Structure and Biological Properties of Catheter Injectable Hydrogels

Shir Giladi 1 Helen Guez 2 Tiberiu Shulimzon 3 Meital Zilberman 1,2
1Tel-Aviv University, Israel
2Tel-Aviv University, Israel
3Sheba Academic Medical Center Hospital, Israel

Background: Injectable scaffolds, a unique therapeutic method used for tissues that are difficult to reach, are needed in many tissue-engineering applications. Catheter delivery of hydrogel based scaffolds is novel and provides unique challenges and design parameters for the biomaterial. The main goal of this research is to develop and study new hydrogel formulations based on gelatin and alginate, crosslinked by carbodiimide, which can be mixed with air and injected through delicate long catheters, and used as porous scaffolds for treating a variety of internal ailments.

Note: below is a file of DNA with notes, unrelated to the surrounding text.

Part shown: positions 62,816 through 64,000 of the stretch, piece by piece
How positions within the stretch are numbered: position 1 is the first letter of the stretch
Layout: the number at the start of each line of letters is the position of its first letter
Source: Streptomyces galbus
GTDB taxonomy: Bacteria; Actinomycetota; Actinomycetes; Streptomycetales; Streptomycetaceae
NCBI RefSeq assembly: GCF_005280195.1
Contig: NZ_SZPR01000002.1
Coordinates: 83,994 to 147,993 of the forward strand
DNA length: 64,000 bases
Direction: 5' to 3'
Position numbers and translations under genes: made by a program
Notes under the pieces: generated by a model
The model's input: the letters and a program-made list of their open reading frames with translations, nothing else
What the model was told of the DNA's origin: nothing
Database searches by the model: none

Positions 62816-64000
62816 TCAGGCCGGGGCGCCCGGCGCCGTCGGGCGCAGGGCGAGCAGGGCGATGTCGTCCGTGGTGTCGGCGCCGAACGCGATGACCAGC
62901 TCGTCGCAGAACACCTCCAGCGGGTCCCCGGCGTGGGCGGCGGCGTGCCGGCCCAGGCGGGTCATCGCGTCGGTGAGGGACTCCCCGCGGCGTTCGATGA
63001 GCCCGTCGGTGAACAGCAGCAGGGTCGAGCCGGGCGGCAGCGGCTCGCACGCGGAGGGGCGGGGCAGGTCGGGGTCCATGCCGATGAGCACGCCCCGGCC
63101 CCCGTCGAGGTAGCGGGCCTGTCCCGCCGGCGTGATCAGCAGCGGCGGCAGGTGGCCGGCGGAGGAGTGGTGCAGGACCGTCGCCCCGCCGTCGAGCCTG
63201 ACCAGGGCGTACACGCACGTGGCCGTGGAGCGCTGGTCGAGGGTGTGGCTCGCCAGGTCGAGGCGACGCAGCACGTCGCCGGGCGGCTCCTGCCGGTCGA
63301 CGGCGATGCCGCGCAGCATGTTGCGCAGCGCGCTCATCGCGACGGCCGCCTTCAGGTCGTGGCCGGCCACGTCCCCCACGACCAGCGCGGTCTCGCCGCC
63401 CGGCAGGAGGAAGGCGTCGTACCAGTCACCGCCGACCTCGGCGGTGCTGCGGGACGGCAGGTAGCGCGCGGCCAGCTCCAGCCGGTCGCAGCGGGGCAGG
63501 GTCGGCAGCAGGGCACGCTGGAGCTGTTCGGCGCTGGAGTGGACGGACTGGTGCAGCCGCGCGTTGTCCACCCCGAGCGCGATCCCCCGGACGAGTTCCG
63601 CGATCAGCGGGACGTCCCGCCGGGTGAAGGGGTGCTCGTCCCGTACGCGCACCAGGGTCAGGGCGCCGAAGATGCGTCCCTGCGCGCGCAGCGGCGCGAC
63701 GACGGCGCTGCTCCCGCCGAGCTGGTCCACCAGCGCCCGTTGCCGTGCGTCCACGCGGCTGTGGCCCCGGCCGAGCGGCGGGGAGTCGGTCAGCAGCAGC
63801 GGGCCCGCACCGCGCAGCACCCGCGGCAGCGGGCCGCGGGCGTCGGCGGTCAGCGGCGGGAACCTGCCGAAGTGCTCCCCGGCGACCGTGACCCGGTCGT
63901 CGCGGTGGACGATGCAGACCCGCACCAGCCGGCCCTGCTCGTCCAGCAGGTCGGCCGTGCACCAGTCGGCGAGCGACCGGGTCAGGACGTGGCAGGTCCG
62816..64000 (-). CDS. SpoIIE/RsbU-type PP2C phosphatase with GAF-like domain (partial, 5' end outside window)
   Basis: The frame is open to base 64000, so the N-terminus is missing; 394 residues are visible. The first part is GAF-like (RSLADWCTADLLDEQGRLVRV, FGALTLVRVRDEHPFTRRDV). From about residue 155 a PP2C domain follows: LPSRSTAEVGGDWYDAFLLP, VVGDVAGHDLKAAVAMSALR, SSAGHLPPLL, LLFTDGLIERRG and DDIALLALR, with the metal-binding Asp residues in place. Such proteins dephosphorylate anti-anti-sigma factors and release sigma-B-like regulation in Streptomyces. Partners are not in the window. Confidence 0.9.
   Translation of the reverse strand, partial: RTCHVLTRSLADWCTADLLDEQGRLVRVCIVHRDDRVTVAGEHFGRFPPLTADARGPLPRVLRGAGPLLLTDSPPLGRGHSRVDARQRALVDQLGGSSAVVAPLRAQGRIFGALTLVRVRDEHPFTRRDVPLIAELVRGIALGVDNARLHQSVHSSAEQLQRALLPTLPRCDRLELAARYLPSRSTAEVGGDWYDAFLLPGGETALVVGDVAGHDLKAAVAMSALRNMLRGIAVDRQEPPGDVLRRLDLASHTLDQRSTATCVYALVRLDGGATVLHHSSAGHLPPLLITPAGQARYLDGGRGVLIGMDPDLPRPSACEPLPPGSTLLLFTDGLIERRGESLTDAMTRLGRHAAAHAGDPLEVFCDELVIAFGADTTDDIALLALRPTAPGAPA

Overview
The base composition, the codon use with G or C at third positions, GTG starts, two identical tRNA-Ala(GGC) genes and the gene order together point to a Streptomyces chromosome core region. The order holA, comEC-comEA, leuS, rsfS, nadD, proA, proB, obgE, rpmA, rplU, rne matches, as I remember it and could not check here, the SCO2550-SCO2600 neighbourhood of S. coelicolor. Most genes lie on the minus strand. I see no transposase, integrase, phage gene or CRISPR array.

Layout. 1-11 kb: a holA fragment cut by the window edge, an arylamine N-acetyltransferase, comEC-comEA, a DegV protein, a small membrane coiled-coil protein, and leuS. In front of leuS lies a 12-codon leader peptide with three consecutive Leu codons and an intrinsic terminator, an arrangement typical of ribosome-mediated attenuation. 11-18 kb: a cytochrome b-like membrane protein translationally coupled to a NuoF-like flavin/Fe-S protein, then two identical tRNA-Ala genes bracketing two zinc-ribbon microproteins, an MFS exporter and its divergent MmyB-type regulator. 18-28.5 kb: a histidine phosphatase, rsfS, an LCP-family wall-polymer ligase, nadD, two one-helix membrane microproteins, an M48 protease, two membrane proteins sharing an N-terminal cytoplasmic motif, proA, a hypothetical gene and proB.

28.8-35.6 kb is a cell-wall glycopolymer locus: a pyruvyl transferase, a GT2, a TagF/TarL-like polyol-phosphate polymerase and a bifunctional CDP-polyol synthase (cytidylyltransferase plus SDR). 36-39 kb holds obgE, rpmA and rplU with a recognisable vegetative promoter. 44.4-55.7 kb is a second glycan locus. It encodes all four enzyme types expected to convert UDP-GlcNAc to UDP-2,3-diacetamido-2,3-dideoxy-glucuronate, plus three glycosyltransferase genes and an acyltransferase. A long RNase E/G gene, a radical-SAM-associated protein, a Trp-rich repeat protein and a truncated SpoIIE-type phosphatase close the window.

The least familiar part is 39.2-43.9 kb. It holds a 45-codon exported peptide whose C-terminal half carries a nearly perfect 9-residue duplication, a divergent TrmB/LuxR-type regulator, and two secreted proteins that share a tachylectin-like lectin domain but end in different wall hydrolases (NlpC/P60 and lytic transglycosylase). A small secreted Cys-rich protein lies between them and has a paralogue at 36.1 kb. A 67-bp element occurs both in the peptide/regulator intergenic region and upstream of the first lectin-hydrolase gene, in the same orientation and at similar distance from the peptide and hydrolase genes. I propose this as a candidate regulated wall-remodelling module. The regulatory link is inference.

Methods: The effects of the formulation parameters on the structural characteristics and on the biological properties (cytotoxicity and cell adhesion) were studied, as well as the effects of foaming the polymer with various polymer-to-air ratios. The influence of hydrogel injection rate (with and without cells) via catheters of 40 cm and 100 cm was also studied. The microstructure was characterized using a confocal microscope and the porosity and pore size were determined.

Results: Cell adhesion results indicated that both fibroblast and mesenchymal cells strongly adhere to the hydrogel scaffolds. The cytotoxicity results indicated excellent viability for both mesenchymal and fibroblast cells when exposed to the polymer.

Conclusion: Our technology, which combines tissue engineering with minimally-invasive administration, is novel and is expected to provide new solutions to old, unmet needs.

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